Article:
“It’s about creating a lasting relationship where you can build an audience together with that company.” (Read On)
Internet Radio Is the Future…Duh
Charles Hill writes about his rant on recent articles that he finds obvious.
“I run across articles with titles like “Internet Radio is the Future”. This cracks me up. Its like writing a book on the fact that the sky is blue.” (Read On)
Relationships Are The New Distribution
Greg Bates discusses one aspect of the 4 P’s of Marketing: Place. Most artists think that their distribution is taken care of by putting their music on iTunes or Bandcamp, but distribution is made up of the quality of your relationships. Artists need to build relationships with fans and reach out to other bands, businesses, etc. to collaborate on projects.
If there’s one thing I learned from my former years playing in houses of worship, it’s that the Sunday morning experience is designed for maximum effectiveness. Granted, some churches are more finely tuned than others, but the principles of your average worship service should apply to every single concert you play.
- Start with an engaged crowd. Even if it’s just the first row or two, a well-timed “Hallelujah!” now and again will get the cold crowd to warm up a little.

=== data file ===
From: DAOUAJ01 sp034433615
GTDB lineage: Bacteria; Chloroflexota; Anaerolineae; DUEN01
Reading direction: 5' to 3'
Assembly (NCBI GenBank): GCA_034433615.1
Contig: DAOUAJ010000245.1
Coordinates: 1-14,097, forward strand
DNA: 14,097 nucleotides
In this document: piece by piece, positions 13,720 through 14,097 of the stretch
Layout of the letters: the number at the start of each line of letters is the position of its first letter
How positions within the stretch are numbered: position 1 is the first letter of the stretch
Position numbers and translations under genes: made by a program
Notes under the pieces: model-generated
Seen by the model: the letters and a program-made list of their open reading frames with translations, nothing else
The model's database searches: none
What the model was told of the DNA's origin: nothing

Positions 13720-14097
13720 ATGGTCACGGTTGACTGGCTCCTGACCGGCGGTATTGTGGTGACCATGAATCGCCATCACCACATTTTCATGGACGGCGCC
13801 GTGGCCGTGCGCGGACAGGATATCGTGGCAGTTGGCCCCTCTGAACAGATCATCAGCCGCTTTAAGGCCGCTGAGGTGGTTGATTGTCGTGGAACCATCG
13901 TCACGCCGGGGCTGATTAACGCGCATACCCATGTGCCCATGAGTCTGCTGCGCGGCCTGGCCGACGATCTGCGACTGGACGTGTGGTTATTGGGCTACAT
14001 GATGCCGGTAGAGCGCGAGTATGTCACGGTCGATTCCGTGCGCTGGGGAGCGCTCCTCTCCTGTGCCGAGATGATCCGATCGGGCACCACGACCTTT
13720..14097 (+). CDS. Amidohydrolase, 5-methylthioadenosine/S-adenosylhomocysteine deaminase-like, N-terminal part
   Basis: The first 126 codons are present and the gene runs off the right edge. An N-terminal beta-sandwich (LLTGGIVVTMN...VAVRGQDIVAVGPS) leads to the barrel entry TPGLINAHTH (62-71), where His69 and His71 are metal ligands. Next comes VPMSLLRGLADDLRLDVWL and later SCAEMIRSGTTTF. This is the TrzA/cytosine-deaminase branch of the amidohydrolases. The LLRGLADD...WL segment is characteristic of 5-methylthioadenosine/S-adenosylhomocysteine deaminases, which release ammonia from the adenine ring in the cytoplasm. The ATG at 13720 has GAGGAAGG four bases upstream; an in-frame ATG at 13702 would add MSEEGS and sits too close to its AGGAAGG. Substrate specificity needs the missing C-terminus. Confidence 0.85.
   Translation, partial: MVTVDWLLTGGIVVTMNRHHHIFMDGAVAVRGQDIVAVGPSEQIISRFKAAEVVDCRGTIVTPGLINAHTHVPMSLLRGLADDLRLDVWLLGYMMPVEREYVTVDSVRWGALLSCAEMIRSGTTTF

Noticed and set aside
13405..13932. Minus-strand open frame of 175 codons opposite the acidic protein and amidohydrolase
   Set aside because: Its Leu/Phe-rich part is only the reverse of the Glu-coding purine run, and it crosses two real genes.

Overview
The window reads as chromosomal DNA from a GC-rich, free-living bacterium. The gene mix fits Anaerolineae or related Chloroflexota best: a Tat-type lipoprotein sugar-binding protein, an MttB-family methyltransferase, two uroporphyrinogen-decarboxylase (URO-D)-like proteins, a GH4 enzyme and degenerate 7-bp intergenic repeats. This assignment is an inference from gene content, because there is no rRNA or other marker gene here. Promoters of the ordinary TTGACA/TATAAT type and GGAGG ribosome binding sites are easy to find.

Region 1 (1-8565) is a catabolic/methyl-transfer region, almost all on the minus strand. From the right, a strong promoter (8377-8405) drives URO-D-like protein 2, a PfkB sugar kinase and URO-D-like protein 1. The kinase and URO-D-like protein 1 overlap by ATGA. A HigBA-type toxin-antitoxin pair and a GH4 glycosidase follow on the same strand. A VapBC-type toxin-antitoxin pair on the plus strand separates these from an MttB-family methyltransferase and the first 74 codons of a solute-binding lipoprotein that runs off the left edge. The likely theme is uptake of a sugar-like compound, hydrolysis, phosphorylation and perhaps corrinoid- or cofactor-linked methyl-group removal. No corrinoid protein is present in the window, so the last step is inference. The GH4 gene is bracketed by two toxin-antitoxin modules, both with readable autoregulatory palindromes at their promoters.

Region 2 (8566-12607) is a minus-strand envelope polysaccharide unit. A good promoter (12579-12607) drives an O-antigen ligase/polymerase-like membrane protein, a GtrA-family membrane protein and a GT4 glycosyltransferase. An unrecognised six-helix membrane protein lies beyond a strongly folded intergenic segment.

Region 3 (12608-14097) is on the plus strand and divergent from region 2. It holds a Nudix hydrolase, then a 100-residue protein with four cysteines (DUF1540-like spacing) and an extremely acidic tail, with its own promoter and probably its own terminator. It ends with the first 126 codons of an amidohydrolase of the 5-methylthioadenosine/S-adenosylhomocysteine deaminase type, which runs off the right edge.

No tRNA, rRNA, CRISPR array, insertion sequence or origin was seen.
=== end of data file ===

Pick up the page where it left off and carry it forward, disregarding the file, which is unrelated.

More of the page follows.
- Appeal to all five senses. Studies have shown that we remember events better if all of our senses are engaged. The Church, in its various forms throughout the millennia, has evolved to adopt this level of impact.
- Sight: Robes, banners, crosses, flowers, statues, you name it. Stained-glass windows and flying buttresses were designed specifically to catch your eye.
- Sound: Obviously, a church service involves talking and music. If your shows don’t have either, you’re reading the wrong article.
As with most folks who work in the tech business, I think it’s important to celebrate failures — they often teach us more than success. As such, I wanted to share a few Facebook Ads campaigns I experimented with and why they didn’t work.